However, I know of no published proof of this fact. So, I was please when David Roberson used a computer to solve this and some other puzzles which I posed on my blog.

First my puzzles, then his solutions to some of these puzzles. Puzzles 1 and 2 remain open, so I'd love help with those.

If we take this description of the vertices of the 600-cell: $$ \displaystyle{ (\pm \textstyle{\frac{1}{2}}, \pm \textstyle{\frac{1}{2}},\pm \textstyle{\frac{1}{2}},\pm \textstyle{\frac{1}{2}}) }$$ $$ \displaystyle{ (\pm 1, 0, 0, 0) }$$ $$ \displaystyle{ \textstyle{\frac{1}{2}} (\pm \Phi, \pm 1 , \pm 1/\Phi, 0 )} $$ and even permutations thereof, we can see that there are $$ 2^4 = 16$$ points of the first kind, $$ 2 \times 4 = 8$$ points of the second kind, and $$ 2^3 \times 4! / 2 = 96 $$ points of the third kind, for a total of $$ 16 + 8 + 96 = 120 $$ points — as desired, since the 600-cell has 120 vertices.

The 16 points of the first kind are the vertices of a 4-dimensional hypercube, the 4d analogue of a cube. The 8 points of the second kind are the vertices of a 4-dimensional orthoplex, the 4d analogue of an octahedron. Taking these together, we get the 16 + 8 = 24 vertices of a 24-cell, another regular polytope in 4 dimensions.

Note that $$120/16 = 7\frac{1}{2}$$ Puzzle 1. Can we partition the 120 vertices of the 600-cell into the vertices of 7 hypercubes and one orthoplex?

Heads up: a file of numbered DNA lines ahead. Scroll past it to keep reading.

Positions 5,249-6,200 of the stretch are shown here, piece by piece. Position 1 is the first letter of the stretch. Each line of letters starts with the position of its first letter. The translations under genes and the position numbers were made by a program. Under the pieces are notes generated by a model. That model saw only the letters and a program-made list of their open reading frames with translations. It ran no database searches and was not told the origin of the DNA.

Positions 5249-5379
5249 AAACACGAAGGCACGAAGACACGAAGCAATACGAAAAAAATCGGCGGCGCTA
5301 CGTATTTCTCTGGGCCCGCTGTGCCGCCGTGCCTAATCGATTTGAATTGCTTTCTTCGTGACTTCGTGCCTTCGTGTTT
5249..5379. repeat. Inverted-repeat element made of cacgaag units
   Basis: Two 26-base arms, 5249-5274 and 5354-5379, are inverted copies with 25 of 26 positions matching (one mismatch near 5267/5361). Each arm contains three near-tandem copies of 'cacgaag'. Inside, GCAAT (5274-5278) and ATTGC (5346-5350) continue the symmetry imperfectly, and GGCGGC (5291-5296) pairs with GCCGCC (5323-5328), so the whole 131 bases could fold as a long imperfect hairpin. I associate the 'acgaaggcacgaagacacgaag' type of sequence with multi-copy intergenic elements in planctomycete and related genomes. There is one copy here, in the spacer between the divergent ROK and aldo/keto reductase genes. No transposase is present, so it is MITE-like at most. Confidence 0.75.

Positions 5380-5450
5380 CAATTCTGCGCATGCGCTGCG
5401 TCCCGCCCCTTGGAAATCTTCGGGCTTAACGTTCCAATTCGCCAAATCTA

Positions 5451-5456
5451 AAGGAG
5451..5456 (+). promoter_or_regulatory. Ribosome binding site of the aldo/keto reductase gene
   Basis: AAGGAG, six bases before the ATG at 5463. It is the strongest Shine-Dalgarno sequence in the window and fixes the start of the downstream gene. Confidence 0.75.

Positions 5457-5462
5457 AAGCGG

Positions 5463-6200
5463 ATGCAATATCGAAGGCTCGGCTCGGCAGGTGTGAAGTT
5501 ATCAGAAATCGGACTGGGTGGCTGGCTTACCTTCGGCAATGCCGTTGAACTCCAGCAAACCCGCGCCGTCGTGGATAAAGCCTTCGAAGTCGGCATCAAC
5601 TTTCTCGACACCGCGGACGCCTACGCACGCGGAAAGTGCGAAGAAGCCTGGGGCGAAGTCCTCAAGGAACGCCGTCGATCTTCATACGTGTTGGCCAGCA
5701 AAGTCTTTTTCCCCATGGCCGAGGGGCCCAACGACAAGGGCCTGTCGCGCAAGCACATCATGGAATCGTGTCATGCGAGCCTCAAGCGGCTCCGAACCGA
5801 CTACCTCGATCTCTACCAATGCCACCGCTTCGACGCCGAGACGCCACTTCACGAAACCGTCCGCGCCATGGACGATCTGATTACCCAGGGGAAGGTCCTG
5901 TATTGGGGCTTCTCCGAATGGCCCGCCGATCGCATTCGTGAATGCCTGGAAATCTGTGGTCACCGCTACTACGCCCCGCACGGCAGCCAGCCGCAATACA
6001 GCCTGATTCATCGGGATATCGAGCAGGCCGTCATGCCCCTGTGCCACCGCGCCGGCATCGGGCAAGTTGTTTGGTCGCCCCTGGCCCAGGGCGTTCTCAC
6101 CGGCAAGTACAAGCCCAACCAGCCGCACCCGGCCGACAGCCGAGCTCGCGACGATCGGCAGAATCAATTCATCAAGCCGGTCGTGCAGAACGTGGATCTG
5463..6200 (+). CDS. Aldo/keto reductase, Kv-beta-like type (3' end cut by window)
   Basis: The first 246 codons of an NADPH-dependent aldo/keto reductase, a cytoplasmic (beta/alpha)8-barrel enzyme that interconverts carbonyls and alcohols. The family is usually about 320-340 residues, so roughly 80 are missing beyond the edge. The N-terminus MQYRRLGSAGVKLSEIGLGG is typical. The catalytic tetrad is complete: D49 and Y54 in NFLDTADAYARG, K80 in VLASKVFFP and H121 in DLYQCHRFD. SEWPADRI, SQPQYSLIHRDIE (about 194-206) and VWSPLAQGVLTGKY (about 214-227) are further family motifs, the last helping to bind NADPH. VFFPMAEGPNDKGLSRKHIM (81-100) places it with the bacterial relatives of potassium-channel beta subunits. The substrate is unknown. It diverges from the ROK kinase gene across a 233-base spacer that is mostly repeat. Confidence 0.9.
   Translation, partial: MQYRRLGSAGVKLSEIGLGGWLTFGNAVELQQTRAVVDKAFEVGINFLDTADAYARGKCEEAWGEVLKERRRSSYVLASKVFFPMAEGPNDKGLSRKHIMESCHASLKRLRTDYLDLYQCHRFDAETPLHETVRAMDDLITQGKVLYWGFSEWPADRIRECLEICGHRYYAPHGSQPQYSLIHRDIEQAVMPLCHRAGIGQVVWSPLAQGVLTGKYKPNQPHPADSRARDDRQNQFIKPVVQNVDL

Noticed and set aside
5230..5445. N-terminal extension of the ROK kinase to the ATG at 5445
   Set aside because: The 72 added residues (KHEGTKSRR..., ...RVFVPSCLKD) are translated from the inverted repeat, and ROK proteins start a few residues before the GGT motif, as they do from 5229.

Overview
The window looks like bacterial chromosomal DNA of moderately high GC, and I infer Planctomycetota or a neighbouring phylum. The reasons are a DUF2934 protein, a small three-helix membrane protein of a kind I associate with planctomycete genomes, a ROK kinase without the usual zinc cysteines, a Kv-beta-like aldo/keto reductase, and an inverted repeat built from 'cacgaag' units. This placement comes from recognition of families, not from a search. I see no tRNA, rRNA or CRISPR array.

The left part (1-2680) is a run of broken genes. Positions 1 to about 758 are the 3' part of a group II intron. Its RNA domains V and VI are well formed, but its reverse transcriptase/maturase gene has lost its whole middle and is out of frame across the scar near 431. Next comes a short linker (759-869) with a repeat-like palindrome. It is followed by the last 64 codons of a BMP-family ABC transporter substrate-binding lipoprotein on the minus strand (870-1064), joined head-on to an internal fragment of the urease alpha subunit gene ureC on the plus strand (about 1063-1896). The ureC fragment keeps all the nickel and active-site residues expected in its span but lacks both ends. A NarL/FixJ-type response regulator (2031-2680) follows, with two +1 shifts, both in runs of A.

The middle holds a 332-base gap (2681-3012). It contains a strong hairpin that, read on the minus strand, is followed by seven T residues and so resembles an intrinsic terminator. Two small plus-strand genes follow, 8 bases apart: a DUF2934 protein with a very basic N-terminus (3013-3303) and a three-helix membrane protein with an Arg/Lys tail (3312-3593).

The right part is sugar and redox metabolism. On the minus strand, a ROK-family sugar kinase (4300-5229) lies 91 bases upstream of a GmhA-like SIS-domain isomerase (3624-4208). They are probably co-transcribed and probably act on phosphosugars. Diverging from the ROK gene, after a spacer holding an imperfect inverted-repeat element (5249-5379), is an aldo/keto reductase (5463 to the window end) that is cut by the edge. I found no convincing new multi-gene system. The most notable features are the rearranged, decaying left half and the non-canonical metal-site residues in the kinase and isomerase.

Puzzle 2. If so, how many ways can we do this?

On the other hand, $$120/8 = 15$$ Puzzle 3. Can we partition the 120 vertices of the 600-cell into the vertices of 15 orthoplexes? (Answer: yes.)

Puzzle 4. If so, how many ways can we do this? (Answer: 75.)

On the third hand, $$ 120/24 = 5$$ Puzzle 5. Can we partition the 120 vertices of the 600-cell into the vertices of 5 24-cells? (Answer: yes.)

Puzzle 6. If so, how many ways can we do this? (Answer: 10.)

Here are David Roberson's answers:

I don't know how helpful this is, but (the 1-skeleton of) the 600-cell lies in a symmetric association scheme. The classes of this scheme correspond to the nine possible inner products of the vectors you wrote above (they also correspond to the nine conjugacy classes of the group $ \Gamma$). So for each possible inner product $ \alpha$, we construct a graph whose vertices are the 120 vectors above, and put an edge between two vectors if their inner product is $ \alpha$, and this gives us one class of our scheme. For instance, the 600-cell is the graph constructed in this way for $ \alpha = \Phi/2$, i.e., making vectors adjacent to the 12 vectors nearest it. But you also get an isomorphic copy of the graph of the 600-cell for $ \alpha = -1/(2\Phi)$ (this embedding gives an "optimal vector coloring" of the graph). The classes of this scheme are also exactly the orbitals (orbits on ordered pairs) of the automorphism group of the graph of the 600-cell.

This makes things a bit easier (for me) to construct the classes of this scheme in Sage. The graph of the 600-cell is built into Sage, and then I can either find the orbitals of its automorphism group, or I can compute the projection onto its second largest eigenspace. This eigenspace has dimension four, and the projection onto it is (up to a scalar) the Gram matrix of the 120 vectors above. So you can use the entries of this matrix to construct the scheme.

You can use this scheme to help with puzzles 3-6, though it seems you mostly already know the answers. I will write some things anyways in case it is of interest.